| (Left) A Maglev system in operation at Shanghai. (Right) A state bus that plies on the streets of Calcutta
If the roads are not fit for travel, take the aerial route. That seems to be the direction the state government wants to head to facilitate shorter travel-time between Tollygunge and Tallah.
Chief minister Buddhadeb Bhattacharjee, addressing a meeting of the national executive council of the Federation of Indian Chambers of Commerce and Industry (Ficci), unveiled grand plans for the city’s transport sector on Thursday. In the line of his fire — the buses and trams run by his own government.
“We want to get rid of the state-run buses and trams,” the chief minister said, after the assembled industrialists had torn into the city’s poor transport infrastructure. “We are already in dialogue with two foreign agencies — one from Japan and another from Switzerland,” he assured the turnout, sparking immediate talk of bidding goodbye to the city’s belching buses and trundling trams.
A few hours later, at Writers’ Buildings, the chief minister trod a middle path between high-flying dream and ground reality. “Both firms have made interesting presentations and we are moving towards a rapid mass-transit system as an alternative,” he said. “But how can we do away with the present system without the alternative being ready'”
The Japanese firm was the first to submit a presentation, Bhattacharjee disclosed. The Swiss firm, too, had submitted one, officials added, making it clear that a “radical view” was required to revamp Calcutta’s transport system.
Officials said the chief minister’s dreams were centred around the Magnetic Levitation Train, or Maglev, and the firms in the race were Inglov of Switzerland and Yachio Engineering Company Limited of Japan. Yachio, of course, has been been involved as consultants on the city’s six flyover-projects.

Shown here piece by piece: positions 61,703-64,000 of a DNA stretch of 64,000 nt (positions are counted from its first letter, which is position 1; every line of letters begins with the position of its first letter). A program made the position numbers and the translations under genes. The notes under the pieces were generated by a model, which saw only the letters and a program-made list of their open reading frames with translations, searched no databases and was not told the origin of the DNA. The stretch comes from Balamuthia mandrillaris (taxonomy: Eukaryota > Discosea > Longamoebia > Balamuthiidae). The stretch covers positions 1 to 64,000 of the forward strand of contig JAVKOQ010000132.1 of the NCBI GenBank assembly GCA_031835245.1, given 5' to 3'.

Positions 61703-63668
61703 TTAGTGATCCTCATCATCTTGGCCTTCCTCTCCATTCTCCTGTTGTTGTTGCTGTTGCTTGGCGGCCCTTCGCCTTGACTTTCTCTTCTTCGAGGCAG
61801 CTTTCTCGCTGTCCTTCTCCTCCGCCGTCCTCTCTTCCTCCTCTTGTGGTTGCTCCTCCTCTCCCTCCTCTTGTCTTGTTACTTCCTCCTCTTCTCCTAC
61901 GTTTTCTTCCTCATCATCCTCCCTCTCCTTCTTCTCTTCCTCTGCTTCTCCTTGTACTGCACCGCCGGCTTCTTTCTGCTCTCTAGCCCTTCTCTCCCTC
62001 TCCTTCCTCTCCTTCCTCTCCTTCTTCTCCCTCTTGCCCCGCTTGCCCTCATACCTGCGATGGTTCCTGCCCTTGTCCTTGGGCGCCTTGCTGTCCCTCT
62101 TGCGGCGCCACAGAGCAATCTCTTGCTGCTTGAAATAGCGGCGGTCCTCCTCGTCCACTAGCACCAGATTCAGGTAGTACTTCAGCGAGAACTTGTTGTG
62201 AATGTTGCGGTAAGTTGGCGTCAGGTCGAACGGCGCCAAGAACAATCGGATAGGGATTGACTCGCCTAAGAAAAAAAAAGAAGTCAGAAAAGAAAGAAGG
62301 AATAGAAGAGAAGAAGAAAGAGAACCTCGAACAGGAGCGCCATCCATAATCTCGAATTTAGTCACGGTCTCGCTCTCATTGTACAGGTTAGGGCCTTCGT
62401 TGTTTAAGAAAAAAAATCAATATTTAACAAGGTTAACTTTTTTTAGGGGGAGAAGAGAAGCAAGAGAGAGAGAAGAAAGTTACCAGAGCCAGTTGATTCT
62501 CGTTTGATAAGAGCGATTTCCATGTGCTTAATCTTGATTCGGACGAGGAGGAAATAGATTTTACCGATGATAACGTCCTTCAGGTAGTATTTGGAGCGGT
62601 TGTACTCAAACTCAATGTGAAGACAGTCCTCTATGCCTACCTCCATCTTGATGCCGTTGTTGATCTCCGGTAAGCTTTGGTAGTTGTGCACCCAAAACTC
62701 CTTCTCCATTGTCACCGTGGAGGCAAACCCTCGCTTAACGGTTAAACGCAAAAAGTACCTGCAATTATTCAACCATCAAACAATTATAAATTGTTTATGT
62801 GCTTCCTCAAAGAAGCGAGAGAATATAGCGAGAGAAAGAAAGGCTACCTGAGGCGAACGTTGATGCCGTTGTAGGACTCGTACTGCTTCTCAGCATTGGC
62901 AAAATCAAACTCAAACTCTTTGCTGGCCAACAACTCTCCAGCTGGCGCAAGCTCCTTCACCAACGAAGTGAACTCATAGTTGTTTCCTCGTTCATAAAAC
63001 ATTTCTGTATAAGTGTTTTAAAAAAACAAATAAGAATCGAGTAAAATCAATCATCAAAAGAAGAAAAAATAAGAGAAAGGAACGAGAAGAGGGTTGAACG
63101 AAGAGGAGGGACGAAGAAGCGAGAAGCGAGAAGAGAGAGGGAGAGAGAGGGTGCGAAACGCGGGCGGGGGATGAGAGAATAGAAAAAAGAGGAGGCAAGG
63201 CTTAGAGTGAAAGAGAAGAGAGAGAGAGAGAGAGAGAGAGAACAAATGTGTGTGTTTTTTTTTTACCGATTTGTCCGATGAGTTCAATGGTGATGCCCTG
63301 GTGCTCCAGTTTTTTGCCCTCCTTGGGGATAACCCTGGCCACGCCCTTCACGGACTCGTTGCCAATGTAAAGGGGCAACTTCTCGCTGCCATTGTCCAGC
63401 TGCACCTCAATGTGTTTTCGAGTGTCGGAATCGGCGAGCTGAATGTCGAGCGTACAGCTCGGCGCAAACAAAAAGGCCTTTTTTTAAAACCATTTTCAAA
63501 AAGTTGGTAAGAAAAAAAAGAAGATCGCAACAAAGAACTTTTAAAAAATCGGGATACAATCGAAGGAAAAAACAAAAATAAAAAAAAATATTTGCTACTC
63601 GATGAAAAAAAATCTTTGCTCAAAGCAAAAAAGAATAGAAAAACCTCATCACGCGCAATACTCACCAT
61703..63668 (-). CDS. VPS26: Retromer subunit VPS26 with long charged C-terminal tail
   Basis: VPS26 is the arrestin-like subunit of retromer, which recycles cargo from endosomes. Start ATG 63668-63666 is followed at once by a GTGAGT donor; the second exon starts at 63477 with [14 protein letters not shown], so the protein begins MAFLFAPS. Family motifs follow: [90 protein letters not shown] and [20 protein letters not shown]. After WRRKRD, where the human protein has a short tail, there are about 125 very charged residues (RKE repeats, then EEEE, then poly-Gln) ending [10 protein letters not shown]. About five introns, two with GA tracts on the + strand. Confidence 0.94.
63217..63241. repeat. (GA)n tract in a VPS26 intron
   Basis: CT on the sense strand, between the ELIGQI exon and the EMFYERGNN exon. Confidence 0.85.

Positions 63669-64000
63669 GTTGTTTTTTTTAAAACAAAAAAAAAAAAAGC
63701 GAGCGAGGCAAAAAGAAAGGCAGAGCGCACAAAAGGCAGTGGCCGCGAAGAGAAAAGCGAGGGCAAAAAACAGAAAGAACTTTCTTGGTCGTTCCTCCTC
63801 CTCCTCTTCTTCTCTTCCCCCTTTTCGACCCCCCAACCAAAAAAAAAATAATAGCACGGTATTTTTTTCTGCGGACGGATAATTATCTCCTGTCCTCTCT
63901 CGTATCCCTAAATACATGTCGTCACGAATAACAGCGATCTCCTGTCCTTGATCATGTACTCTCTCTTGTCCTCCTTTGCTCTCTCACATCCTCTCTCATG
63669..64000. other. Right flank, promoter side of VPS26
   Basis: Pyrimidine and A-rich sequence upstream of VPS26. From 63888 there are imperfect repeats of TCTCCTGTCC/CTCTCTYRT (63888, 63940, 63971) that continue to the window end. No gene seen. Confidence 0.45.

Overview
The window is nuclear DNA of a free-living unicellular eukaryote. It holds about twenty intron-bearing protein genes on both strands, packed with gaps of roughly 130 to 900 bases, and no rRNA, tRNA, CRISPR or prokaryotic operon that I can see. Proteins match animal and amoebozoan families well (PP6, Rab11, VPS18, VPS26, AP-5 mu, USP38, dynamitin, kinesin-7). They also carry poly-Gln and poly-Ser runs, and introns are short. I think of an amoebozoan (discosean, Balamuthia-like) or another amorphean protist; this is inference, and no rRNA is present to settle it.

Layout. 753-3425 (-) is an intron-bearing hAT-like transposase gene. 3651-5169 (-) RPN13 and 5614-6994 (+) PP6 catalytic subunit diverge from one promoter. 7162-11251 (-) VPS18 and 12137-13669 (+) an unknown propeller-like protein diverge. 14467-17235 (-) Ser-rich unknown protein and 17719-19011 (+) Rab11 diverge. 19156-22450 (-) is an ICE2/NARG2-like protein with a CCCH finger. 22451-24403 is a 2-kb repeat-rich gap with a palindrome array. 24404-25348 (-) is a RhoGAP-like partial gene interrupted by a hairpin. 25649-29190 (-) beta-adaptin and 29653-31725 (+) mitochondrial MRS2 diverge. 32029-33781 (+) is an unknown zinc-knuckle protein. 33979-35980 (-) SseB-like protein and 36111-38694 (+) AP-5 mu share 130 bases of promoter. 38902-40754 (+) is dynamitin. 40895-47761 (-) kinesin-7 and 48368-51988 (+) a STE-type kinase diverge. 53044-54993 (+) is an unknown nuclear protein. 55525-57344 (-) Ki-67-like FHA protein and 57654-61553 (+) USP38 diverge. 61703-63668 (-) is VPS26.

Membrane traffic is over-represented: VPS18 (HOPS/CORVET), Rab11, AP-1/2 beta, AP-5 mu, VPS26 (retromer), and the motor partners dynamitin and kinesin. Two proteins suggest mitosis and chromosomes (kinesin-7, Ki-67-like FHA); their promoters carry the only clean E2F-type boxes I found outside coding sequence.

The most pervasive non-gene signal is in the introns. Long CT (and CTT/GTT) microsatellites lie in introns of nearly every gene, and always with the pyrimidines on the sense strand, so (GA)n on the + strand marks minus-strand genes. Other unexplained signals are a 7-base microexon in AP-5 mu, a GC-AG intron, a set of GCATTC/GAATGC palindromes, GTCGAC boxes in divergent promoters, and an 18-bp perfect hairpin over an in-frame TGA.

The Maglev system, say officials, involves using a “track” above the vehicle. The magnetic-powered line of steel, from which the train “hangs”, is to be part of a network connected by stilts, officials explained.
“The magnetic power is supplied by the network of rails above and there remains a gap between the train and the ground,” said G.G. Bhattacharya, adviser to the transport and infrastructure development corporation.
Chief traffic and transport engineer B.K. Sadhu confirmed that both companies — the Japanese and the Swiss — had submitted their representations.
“The chief minister has asked state transport department officials to continue detailed discussions with both firms on the feasibility of the project,” an official said, adding that the “financial implications” were under the government scanner.
Yachio has in place a similar system in Nagoa, in Japan, which is due for inauguration soon. Inglov has implemented a popular system from Shanghai airport to the city’s central business district.